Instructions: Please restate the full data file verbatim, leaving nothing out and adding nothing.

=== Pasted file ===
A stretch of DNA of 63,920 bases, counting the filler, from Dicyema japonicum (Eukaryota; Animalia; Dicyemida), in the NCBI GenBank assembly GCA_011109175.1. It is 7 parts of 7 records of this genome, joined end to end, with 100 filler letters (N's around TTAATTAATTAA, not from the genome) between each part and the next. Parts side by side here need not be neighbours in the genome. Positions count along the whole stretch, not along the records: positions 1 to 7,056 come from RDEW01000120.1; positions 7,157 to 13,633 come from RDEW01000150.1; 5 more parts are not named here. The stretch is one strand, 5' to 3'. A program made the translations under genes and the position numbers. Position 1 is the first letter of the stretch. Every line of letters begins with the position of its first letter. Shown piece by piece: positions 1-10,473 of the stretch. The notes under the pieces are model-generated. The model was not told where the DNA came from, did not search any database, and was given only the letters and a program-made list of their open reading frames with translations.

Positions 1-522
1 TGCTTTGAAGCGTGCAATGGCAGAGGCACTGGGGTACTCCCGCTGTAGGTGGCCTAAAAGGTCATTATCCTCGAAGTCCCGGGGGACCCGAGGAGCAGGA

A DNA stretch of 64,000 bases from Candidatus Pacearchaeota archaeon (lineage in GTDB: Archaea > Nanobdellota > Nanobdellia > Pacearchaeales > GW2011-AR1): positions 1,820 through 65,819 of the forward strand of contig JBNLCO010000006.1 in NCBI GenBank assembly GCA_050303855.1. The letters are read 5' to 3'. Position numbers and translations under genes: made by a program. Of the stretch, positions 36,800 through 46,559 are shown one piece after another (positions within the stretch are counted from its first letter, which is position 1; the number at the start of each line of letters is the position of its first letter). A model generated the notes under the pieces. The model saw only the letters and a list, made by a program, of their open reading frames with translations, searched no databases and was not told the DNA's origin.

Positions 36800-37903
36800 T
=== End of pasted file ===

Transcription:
A stretch of DNA of 63,920 bases, counting the filler, from Dicyema japonicum (Eukaryota; Animalia; Dicyemida), in the NCBI GenBank assembly GCA_011109175.1. It is 7 parts of 7 records of this genome, joined end to end, with 100 filler letters (N's around TTAATTAATTAA, not from the genome) between each part and the next. Parts side by side here need not be neighbours in the genome. Positions count along the whole stretch, not along the records: positions 1 to 7,056 come from RDEW01000120.1; positions 7,157 to 13,633 come from RDEW01000150.1; 5 more parts are not named here. The stretch is one strand, 5' to 3'. A program made the translations under genes and the position numbers. Position 1 is the first letter of the stretch. Every line of letters begins with the position of its first letter. Shown piece by piece: positions 1-10,473 of the stretch. The notes under the pieces are model-generated. The model was not told where the DNA came from, did not search any database, and was given only the letters and a program-made list of their open reading frames with translations.

Positions 1-522
1 TGCTTTGAAGCGTGCAATGGCAGAGGCACTGGGGTACTCCCGCTGTAGGTGGCCTAAAAGGTCATTATCCTCGAAGTCCCGGGGGACCCGAGGAGCAGGA

A DNA stretch of 64,000 bases from Candidatus Pacearchaeota archaeon (lineage in GTDB: Archaea > Nanobdellota > Nanobdellia > Pacearchaeales > GW2011-AR1): positions 1,820 through 65,819 of the forward strand of contig JBNLCO010000006.1 in NCBI GenBank assembly GCA_050303855.1. The letters are read 5' to 3'. Position numbers and translations under genes: made by a program. Of the stretch, positions 36,800 through 46,559 are shown one piece after another (positions within the stretch are counted from its first letter, which is position 1; the number at the start of each line of letters is the position of its first letter). A model generated the notes under the pieces. The model saw only the letters and a list, made by a program, of their open reading frames with translations, searched no databases and was not told the DNA's origin.

Positions 36800-37903
36800 T